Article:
Sunday, October 14, 2007

An Issue For The Candidates


For the past several years voting integrity activists have toiled to convince election officials, political leaders and the public that electronic voting machines and the companies that make them are not trustworthy. There is much evidence supporting this position.

Computerized voting machines (AKA electronic voting machines or DREs) are having a negative impact on our elections. Voters are being disenfranchised and are losing faith in the integrity of our elections. A 2006 report(1) detailed the failures of electronic voting machines during the mid-term elections:

* 18% of all problems reported concerned vote flipping on DREs.

* 80% of reports of usability problems were about DREs.

* DRE machine problems turned voters away in 50% of the states that use them.

* 66% of accessibility for disabled voters problems involved DRE voting machines.

* With DREs the official ballot is only an electronic record, voters cannot even see their ballots and are asked to trust that the machine is recording their vote as intended.

A recent Dan Rather Reports program(2) revealed that ES&S Ivotronic touch screens were known to flip votes but were sold to Florida anyway. The ES&S Ivotronic machines are the obvious cause of the contested, and as yet unresolved, 2006 Thirteenth Congressional District contest.

Remember the problems with the hanging chads in the Florida recount of the 2000 Gore - Bush contest? Sequoia Pacific printed the punch cards used in some parts of Florida. Sequoia workers told Rather that management purposely used substandard paper for the cards, and explicitly ordered the pressmen to alter the location of the chads on some cards destined to be shipped to Florida. We now know the 2000 election was sabotaged by a voting machine company.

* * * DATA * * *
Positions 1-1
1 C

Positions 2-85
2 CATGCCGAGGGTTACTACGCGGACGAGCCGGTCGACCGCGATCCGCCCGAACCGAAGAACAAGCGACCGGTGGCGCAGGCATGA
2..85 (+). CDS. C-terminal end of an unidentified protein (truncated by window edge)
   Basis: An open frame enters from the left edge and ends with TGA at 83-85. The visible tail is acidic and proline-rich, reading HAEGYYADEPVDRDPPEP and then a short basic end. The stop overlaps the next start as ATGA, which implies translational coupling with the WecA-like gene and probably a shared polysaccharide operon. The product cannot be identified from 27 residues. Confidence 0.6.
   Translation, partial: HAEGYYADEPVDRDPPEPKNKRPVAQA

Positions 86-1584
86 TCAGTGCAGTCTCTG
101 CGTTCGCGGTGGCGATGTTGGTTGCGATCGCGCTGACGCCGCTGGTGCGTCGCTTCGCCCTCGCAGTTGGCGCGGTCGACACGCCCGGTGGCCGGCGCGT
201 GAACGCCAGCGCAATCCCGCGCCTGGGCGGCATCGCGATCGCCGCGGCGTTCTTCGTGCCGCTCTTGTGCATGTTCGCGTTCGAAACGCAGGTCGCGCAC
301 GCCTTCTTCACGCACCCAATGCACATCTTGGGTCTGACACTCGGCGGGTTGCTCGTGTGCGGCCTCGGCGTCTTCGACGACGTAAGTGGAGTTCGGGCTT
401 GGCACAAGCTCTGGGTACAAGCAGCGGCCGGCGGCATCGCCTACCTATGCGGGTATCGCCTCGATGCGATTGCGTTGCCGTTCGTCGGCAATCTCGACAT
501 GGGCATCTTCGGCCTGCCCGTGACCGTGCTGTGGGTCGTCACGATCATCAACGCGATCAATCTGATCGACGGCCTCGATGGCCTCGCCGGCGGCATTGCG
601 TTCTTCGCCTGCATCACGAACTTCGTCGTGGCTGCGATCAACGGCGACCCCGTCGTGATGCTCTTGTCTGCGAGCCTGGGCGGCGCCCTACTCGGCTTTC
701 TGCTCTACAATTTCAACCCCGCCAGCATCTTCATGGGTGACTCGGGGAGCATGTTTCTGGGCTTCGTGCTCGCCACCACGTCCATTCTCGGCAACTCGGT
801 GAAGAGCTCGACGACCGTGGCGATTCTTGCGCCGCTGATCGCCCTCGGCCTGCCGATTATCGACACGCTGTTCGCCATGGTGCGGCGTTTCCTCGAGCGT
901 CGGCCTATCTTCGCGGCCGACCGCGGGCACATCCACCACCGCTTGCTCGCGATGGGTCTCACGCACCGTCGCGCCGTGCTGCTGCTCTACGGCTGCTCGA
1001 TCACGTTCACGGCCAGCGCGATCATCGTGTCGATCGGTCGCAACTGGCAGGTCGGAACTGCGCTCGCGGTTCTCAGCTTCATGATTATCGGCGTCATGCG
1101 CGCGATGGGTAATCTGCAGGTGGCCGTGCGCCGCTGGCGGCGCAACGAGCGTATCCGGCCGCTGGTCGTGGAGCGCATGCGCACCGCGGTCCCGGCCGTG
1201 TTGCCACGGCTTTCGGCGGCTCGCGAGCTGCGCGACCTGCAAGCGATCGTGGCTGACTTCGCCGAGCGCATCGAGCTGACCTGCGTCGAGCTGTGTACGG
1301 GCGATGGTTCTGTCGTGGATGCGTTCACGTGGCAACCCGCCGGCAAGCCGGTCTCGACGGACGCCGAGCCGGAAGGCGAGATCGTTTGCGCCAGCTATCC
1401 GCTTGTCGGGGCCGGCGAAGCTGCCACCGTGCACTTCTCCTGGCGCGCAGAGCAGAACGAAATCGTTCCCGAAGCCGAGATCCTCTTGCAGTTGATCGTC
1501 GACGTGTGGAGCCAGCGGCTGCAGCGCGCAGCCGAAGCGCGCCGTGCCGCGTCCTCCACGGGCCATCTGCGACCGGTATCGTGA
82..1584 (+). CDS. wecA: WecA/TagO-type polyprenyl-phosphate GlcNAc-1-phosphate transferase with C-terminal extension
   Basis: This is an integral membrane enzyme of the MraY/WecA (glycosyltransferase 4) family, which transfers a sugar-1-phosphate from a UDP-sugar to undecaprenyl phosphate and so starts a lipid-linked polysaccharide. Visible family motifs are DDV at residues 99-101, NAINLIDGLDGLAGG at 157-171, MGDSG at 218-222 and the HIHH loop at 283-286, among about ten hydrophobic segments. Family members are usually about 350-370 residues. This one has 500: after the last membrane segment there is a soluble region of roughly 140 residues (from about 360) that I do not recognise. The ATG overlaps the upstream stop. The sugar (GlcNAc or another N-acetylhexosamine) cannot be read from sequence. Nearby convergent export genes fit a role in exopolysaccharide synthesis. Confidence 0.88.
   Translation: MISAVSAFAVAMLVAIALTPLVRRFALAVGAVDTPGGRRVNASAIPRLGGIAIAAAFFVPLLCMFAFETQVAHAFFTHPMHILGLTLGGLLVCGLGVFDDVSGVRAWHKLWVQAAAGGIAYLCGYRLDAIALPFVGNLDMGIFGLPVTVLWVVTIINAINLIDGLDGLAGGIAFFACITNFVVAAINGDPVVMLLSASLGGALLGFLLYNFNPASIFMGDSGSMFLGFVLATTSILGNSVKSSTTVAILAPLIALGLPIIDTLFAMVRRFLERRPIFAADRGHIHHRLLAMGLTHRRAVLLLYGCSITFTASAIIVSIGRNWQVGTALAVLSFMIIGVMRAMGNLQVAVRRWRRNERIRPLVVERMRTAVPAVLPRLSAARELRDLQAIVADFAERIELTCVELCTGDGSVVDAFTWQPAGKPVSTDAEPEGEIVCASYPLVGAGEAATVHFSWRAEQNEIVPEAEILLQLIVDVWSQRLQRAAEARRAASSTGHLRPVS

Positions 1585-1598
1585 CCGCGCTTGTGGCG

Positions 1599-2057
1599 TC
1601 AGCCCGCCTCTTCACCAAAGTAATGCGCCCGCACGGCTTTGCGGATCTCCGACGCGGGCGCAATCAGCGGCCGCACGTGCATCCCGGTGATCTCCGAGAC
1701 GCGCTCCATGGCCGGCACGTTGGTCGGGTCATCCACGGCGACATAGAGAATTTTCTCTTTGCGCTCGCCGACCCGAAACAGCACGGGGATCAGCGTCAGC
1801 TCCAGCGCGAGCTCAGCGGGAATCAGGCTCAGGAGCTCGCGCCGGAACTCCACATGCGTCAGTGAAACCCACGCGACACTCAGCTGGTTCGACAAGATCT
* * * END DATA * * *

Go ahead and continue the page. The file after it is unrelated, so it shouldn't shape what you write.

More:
New York citizens should tell all political candidates to prevent Election Commissioners from buying computerized voting machines.

The Election Commissioners are appointed by and answerable to the County Board of Supervisors or Legislature. Legislative bodies can block deployment of the electronic machines by refusing to fund the purchase of the machines and the many ancillary services they require.

Legislators must put Election Commissioners on notice that they will not approve budget items supporting electronic voting. Additionally, the they could enact a local law prohibiting the use of direct recording electronic (DRE) voting machines and requiring that a software independent, voter generated paper ballot be the ballot of record in their county.

Democracy is something you do.

Wayne Stinson

(1) E-Voting Failures in the 2006 Mid-Term Elections prepared by VotersUnite.Org, VoteTrustUSA, VoterAction.Org, and Pollworkers For Democracy. The full report can be found at: (
(2) HD Net, Dan Rather Reports, August 14th 2007

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